On November 4, 2021, the Daily Campus published an article by Jordana Castelli recapping a panel discussion on cannabis, race and equity. ConnCAN Executive Director Subira Gordon served as a panelist and is a member of Connecticut’s Social Equity Council.

On Wednesday afternoon, the University of Connecticut hosted a Public Policy Race and Equity Dialogue, centered around a Cannabis Equity discussion. Andréa Comer, the Deputy Commissioner of Connecticut’s Department of Consumer Protection, moderated the panel, which included Corrie Betts, Criminal Justice Chair for the Connecticut State Conference of the NAACP, and Subira Gordon, the Executive Director of ConnCAN. Together, the panelists discussed a variety of topics surrounding drugs: the war on drugs, incarceration rates, solutions and more.

Comer begins the discussion by asking her panelists why they believe social equity matters in the cannabis space.

“I think it would only be fair for those who have been criminalized for selling the nickel bags and what have you in their communities, to have the opportunity to be a part of this industry without having to have so many reserves on their lives,” said Betts. “Let’s make sure there are resources for those that may not have those resources that others do.”

Gordon recalls memories from her childhood where the individual who was selling drugs was also the one helping people out in need.

“I know where I grew up, it was the person who was the drug dealer who was the person that provided for the community,” she said. “In many places, that was the person who would help with the rec league, that was the person who would help out in the community if someone could not pay their rent.”

She describes the war on drugs as an economic perspective for many individuals who were trying to provide for their families and community.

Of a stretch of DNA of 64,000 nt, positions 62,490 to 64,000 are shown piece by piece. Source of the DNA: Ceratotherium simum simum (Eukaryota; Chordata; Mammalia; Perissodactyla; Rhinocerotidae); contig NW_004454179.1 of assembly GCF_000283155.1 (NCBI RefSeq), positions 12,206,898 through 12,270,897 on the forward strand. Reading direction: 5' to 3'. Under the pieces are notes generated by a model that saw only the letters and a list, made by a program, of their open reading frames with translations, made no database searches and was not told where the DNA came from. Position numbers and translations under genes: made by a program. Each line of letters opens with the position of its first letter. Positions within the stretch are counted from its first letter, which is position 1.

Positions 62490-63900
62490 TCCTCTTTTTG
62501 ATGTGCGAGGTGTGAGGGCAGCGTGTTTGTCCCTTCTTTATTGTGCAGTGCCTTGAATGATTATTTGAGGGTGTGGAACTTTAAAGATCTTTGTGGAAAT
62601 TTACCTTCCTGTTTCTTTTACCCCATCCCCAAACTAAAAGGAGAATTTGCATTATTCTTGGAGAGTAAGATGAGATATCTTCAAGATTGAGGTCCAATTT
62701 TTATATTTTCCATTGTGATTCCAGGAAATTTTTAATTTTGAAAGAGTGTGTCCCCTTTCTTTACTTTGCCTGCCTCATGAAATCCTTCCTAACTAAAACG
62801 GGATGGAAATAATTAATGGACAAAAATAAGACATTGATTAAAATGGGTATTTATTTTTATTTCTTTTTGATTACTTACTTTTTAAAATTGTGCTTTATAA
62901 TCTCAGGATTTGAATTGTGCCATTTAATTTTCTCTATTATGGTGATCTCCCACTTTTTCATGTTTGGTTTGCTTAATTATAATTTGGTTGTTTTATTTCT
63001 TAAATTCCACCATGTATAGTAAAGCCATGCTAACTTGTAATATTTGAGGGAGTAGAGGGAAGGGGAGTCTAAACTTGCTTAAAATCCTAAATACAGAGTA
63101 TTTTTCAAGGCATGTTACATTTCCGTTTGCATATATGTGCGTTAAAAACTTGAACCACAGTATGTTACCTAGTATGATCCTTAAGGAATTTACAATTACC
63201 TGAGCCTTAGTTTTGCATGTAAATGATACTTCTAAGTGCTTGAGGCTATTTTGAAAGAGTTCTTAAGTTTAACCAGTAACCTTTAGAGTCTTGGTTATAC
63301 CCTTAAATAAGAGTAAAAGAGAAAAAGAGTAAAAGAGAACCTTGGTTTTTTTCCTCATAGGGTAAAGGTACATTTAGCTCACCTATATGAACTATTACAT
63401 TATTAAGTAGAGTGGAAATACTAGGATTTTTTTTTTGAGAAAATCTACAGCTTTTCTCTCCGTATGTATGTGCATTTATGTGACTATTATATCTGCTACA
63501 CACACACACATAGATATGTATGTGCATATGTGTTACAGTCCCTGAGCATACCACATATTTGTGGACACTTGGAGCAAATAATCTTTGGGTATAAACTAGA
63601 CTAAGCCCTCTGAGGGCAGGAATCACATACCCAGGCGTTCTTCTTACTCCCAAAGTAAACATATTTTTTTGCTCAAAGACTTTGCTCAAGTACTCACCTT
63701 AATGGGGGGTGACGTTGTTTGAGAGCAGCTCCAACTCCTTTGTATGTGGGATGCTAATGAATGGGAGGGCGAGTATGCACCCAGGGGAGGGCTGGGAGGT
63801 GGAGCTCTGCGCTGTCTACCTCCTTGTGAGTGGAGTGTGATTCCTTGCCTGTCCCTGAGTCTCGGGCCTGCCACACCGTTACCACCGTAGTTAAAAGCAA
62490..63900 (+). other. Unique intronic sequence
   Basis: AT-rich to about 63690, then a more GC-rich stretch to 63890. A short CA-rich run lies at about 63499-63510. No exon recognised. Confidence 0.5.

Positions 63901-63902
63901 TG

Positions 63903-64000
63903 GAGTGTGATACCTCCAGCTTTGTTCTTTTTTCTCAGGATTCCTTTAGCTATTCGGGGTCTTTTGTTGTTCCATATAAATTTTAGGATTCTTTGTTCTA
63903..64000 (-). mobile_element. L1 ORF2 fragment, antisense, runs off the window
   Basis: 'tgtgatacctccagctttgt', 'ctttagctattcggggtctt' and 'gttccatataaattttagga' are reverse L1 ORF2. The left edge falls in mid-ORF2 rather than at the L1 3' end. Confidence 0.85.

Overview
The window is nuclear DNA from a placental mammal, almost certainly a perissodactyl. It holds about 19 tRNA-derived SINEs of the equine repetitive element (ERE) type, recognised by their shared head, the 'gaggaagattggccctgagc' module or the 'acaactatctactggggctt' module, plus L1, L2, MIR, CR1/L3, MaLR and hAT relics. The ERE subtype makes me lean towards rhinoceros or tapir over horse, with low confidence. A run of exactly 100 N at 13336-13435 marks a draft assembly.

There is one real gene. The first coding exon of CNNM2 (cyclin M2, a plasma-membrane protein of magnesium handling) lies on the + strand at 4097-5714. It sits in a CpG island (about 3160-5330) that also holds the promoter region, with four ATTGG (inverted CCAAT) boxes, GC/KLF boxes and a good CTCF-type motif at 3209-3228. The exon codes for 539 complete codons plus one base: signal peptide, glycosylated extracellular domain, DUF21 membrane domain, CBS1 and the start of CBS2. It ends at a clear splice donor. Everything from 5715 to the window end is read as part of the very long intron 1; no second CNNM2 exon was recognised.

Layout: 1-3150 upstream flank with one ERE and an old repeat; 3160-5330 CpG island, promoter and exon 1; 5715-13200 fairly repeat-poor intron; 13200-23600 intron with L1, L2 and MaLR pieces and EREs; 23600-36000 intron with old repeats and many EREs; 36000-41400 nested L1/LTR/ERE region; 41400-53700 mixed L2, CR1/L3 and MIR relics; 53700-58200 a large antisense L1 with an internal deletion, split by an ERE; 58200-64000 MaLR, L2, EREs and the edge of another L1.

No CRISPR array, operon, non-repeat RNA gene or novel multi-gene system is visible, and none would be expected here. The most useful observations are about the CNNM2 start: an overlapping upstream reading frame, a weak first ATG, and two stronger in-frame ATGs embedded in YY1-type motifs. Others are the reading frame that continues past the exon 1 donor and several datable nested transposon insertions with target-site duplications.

“We would not be doing our jobs and we would not be doing due diligence if we were not creating spaces in the legalized industry where these communities have, I think, a leg up,” she said.

Betts strongly agrees with Gordon’s mission to create spaces for those individuals in today’s cannabis space.


Subira Gordon

“I believe if we are able to change and work with policies to make sure that those communities that aren’t able and have been in that disproportionate area, have those opportunities to build economically,” he said.

Betts touches upon the importance of strong infrastructure, such as education, health and housing, to help keep communities afloat. Gordon has had her own experience with the need for strong infrastructure in her education.

When visiting the Cheshire Correctional Facility, Gordon spoke to men who didn’t even know how to read until they were incarcerated, a failure placed upon them by our education system.

“If we are allowing young men to be 19 years old when you get arrested and you don’t know how to read, that is a failure of the system,” she said. “If we cannot solve the educational issue, we will not solve any of the other issues.”

Many of these fundamental problems lie within the systems that were emplaced decades ago.

“How do you reform a system that was created to do exactly what it has been doing for years,” Betts asked. “Systems have been in place to hurt Black and Brown individuals for centuries, so how do we change that narrative and not be afraid of challenging that.”

Thankfully, the panelists today are in charge of creating the system that legalizes cannabis, which means they will construct it to the best of their ability. Their positions, the diversity in meetings and funds available are only a few things that prompt Betts, Comer and Gordon to remain hopeful in this legislation.


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